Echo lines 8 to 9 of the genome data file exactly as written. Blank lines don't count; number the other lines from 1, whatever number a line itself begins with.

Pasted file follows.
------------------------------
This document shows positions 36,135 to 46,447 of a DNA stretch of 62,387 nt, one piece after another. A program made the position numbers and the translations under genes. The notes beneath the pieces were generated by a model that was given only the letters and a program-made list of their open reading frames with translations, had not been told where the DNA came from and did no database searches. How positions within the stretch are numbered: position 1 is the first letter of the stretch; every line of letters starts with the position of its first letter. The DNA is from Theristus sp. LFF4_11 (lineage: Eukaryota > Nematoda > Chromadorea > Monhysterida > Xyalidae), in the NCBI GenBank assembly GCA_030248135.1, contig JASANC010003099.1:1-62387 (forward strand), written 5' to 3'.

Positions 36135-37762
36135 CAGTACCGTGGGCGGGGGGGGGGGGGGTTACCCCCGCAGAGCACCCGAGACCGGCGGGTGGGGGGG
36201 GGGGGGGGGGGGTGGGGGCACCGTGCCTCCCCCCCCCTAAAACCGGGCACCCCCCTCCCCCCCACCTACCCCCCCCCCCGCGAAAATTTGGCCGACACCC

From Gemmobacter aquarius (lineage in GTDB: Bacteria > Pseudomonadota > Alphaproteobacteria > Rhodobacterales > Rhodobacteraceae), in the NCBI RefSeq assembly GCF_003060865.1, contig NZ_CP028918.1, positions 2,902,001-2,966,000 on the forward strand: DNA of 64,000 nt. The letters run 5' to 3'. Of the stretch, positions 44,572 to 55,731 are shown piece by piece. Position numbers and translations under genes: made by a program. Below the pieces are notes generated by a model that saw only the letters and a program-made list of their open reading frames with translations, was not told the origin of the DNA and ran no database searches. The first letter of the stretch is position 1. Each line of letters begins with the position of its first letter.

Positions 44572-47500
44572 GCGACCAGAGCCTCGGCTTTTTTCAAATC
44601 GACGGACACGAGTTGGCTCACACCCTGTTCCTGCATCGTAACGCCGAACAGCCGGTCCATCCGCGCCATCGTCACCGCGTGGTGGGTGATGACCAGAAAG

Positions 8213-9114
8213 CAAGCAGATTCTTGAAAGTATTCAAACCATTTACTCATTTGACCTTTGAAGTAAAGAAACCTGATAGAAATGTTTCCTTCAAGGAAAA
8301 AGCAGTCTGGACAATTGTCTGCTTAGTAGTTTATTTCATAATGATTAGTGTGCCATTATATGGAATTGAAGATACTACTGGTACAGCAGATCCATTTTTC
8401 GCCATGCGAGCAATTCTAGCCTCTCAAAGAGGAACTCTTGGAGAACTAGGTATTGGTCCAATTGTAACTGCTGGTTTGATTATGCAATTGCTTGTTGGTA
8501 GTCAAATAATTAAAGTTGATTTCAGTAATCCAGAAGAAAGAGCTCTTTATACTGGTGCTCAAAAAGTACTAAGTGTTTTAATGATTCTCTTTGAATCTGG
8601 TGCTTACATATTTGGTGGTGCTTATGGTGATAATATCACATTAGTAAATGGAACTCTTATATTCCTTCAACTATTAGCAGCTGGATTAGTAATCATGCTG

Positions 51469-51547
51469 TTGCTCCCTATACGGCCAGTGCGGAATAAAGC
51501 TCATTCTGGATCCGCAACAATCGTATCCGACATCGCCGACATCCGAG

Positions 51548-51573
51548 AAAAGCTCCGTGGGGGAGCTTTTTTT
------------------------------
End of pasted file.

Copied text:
44601 GACGGACACGAGTTGGCTCACACCCTGTTCCTGCATCGTAACGCCGAACAGCCGGTCCATCCGCGCCATCGTCACCGCGTGGTGGGTGATGACCAGAAAG

Positions 8213-9114